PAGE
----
All my 30-week Japanese courses are based on a main textbook. In class we learn to speak and understand Japanese, through fun and creative communicative activities. Your textbook is there as a reference for what we’re studying, to provide helpful extra explanations, and (importantly) for you to look things up at home.
Please use the links on this page to buy your textbook from Amazon.
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‘Should I buy the romaji or kana edition?’
There are two editions of ‘Japanese for Busy People 1’ available. In the romanised version, most of the Japanese text is written in romanised (English) letters. In the kana version, all the Japanese is written in hiragana and katakana (the two basic Japanese alphabets).
It’s up to you which version you buy. The romanised version makes it easier in the beginning stages, whereas the kana edition throws you in at the deep end a bit. But if you’re serious about learning to read and write Japanese, you should consider the kana edition. Apart from the romanised/kana distinction, the actual content of the two editions is identical, and in beginner level classes there are usually students using both.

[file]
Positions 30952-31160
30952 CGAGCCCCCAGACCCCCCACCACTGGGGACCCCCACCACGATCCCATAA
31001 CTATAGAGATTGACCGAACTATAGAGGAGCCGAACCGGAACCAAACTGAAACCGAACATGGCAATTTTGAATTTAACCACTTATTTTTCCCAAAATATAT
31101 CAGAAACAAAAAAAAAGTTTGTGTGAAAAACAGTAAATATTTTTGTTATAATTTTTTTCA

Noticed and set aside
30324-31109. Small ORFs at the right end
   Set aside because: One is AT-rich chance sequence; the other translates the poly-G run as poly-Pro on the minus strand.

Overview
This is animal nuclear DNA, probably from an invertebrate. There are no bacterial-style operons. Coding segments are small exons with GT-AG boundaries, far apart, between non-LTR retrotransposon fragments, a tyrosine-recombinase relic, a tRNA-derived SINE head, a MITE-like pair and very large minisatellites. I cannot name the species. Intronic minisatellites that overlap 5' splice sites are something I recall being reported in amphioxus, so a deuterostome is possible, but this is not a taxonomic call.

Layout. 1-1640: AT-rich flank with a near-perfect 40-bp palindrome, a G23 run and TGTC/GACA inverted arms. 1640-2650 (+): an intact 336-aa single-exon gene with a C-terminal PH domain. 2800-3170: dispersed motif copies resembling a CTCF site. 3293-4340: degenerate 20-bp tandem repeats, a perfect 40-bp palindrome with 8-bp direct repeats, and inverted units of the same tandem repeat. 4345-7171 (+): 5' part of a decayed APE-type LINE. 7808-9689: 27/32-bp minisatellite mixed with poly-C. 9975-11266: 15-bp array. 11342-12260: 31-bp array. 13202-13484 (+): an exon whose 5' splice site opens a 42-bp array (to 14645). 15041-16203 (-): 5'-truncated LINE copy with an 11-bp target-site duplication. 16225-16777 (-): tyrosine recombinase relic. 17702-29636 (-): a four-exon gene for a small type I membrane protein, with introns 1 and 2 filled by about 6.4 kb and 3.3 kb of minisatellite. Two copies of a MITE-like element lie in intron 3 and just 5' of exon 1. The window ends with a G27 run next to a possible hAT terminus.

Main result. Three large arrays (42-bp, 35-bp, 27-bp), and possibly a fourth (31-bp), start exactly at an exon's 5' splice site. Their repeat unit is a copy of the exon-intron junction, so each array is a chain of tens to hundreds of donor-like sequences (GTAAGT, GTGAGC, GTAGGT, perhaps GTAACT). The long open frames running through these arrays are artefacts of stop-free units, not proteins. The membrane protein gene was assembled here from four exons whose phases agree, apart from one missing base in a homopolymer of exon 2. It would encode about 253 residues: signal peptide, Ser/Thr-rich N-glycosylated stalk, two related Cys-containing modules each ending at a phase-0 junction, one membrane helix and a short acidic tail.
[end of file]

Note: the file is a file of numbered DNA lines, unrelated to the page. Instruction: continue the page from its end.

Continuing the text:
Students looking for more practice may also consider getting one of the supplementary workbooks.
‘Japanese for Busy People 1’ has two similarly-titled workbooks. The “Workbook” gives more speaking and listening practice. The “Kana Workbook” is reading and writing practice only.
There’s one workbook for ‘Japanese for Busy People 2’, and it’s heavily focused on grammar and reading.
If you’d like to take a look at any of these before buying, let me know and I’ll bring mine to class to show you.
If you’re a confident smartphone user, there are several excellent smartphone-based Japanese dictionary apps, many of which are free.
If you prefer a paper dictionary, I highly recommend the ‘Oxford Beginner's Japanese Dictionary’ for beginners, or ‘Kodansha Kanji Learner’s Dictionary’ for anyone who has started to learn kanji (Chinese characters used in Japanese).